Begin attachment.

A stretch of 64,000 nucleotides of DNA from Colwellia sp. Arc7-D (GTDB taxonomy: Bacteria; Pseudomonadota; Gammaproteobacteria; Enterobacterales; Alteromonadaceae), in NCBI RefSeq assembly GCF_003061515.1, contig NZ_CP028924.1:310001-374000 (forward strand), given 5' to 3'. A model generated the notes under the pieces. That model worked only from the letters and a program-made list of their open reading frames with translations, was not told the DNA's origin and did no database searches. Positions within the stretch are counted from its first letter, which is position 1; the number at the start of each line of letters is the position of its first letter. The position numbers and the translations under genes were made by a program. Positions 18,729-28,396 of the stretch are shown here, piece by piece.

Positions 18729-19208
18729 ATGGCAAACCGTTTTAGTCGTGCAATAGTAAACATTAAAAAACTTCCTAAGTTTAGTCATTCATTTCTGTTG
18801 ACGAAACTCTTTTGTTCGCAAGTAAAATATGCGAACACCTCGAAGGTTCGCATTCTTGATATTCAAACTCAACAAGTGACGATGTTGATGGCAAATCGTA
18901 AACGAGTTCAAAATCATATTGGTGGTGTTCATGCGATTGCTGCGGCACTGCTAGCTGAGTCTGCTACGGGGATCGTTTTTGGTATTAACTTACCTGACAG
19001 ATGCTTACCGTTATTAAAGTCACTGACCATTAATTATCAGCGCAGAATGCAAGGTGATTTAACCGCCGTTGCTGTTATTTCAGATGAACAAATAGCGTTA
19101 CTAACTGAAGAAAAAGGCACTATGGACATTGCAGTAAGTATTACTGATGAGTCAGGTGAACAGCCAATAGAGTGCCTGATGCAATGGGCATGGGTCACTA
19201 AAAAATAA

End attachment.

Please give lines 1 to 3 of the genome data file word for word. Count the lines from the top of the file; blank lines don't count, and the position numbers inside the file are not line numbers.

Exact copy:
A stretch of 64,000 nucleotides of DNA from Colwellia sp. Arc7-D (GTDB taxonomy: Bacteria; Pseudomonadota; Gammaproteobacteria; Enterobacterales; Alteromonadaceae), in NCBI RefSeq assembly GCF_003061515.1, contig NZ_CP028924.1:310001-374000 (forward strand), given 5' to 3'. A model generated the notes under the pieces. That model worked only from the letters and a program-made list of their open reading frames with translations, was not told the DNA's origin and did no database searches. Positions within the stretch are counted from its first letter, which is position 1; the number at the start of each line of letters is the position of its first letter. The position numbers and the translations under genes were made by a program. Positions 18,729-28,396 of the stretch are shown here, piece by piece.

Positions 18729-19208
18729 ATGGCAAACCGTTTTAGTCGTGCAATAGTAAACATTAAAAAACTTCCTAAGTTTAGTCATTCATTTCTGTTG